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"Live Fix" chat: What Tuesday night meant (and didn't), Linda McMahon AND pro wrestling

Earlier today, we fielded question from Fixistas across the country about what Tuesday's primaries meant, the Connecticut Senate race and, yes, our six favorite finishing moves in professional wrestling.

A few excerpts are below. You can read the whole thing here. And, don't forget that we are now "Live Fix" chatting three -- count them, three! -- times a week. Every Monday, Wednesday and Friday at 11 a.m.. Mark your calendars!

Q. Primary narrative

"My favorite comment from media analysis Re: tuesday's primary was by Chuck Todd. (Paraphrasing) "The only thing one can say about the results of Tues. primary is that the candidate with the most votes won. " I love seeing the pundit class prognasticate and then watch The Daily Show or Colbert do a bit on how wrong, silly or far-fetched they were. I know that it is their job( and yours too) to make sense of what elections mean, but sometimes the stretch to find a narrative to fit what is a diverse country with diffferent problems in different areas seems ridiculous. Also, there seems little emphasis on the actual performance of the candidate. I will never beleive that Scott Brown could have been elected if he had run against a better campaigner than Martha Coakley turned out to be. If Harry Reid ends up winning in NV, it will be because of the candidate he was running against, not some larger, sweeping narrative of " lincumbant's rule" or 'white men make comeback against Grizzlies.""

A. Chris Cillizza

Look, I think there is a tendency on the part of the media on days/nights when there are multiple states voting on the same day to try and find the common thread that links them all.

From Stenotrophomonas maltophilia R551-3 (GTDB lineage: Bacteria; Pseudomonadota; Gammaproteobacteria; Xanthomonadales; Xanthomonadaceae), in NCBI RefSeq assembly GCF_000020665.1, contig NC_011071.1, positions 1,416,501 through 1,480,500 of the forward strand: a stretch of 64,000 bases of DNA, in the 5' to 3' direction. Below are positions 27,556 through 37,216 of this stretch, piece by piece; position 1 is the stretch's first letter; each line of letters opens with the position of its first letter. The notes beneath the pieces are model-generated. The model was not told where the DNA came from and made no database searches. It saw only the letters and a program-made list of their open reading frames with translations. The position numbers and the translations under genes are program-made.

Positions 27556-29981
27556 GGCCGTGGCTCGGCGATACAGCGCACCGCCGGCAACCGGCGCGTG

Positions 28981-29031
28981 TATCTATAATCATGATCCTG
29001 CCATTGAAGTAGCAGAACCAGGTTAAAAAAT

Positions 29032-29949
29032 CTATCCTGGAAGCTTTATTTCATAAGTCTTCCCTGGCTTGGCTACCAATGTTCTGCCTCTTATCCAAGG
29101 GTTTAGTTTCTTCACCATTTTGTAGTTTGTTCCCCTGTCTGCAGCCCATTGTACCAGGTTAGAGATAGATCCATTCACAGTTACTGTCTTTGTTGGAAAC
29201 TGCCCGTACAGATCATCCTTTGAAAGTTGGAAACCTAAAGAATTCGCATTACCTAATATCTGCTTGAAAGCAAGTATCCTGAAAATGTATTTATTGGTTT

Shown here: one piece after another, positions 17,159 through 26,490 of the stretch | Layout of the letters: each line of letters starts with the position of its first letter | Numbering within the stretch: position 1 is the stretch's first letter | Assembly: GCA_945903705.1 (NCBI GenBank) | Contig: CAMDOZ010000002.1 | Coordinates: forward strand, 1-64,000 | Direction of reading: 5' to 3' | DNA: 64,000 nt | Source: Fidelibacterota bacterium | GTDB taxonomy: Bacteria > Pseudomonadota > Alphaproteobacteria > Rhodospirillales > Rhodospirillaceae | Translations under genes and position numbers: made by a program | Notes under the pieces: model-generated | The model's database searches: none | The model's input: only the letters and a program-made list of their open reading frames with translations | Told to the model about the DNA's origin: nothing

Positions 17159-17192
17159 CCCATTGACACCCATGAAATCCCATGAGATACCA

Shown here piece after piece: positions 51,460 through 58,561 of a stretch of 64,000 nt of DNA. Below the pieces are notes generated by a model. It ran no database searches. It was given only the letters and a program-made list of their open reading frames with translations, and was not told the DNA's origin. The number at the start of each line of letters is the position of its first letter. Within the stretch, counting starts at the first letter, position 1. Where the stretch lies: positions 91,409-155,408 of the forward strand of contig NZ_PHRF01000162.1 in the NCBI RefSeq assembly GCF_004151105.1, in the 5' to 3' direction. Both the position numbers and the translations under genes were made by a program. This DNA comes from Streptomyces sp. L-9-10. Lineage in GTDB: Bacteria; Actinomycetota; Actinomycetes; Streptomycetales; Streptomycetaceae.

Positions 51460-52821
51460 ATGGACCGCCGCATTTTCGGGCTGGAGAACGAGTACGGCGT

Sometimes there is a common thread. Sometimes there isn't.

Tuesday night was an example of the latter scenario. Establishment candidates (Michael Bennet, Nathan Deal) won. Establishment candidates lost (Jane Norton, Scott McInnis).

The tea party guy -- Buck -- won. But, Buck is also the guy who called some elements of the tea party "dumbasses". So, not sure he is in the same cartegory as either Sharron Angle or Ken Buck.

Sometimes the trend on a certain primary day is that there is no trend. Or, to quote Ty Webb quoting the Zen philosopher Basho: A donut with no holes is a danish.

Q. McMahon

"I was watching Hardball and they had an interesting debate on what the CT senate race. They were debating whether McMahon could actually win or if her sole purpose was to cause the DNC and DSCC to spend more money on Blumenthal and sacrifice money that would have gone to people like Brad Ellsworth who has the potential to make Indiana competitive. What are your thoughts on this?"

A. Chris Cillizza

I think anytime a candidate wins a primary and is pledging to spend upwards of $50 million on the race, he/she has a chance to win.

McMahon is obviously the underdog in the race against state AG Dick Blumenthal who has been around the state forever and is quite popular.

But, her money and her VERY outsider profile could allow her to step in if Blumenthal slips.

I think Republicans are thrilled to have her as their nominee since she can fund ads in the very expensive New York City media market (it reaches much of southwestern CT) and they don't have to.

Q. Linda McMahon

"Is Richard Blumenthal's campaign destined to put Linda McMahon in the Iron Sheik's camel clutch?"

A. Chris Cillizza

Thanks for giving me a perfect segue to discuss the best finishing moves ever for wrestlers.

1. Undertaker's tombstone pile driver (that looks like it would really hurt)

2. Ric Flair's figure four leglock

3. Chris Benoit's crippler crossface

4. Jake the Snake's sleeper hold

5. Triple H's pedigree

6. Diamond Dallas Page's Diamond Cutter.

The two worst finishing moves ever? Hogan's leg drop and The Rock's People's elbow. Both lame.

By Chris Cillizza  |  August 13, 2010; 6:19 PM ET
Categories:  Live Fix  
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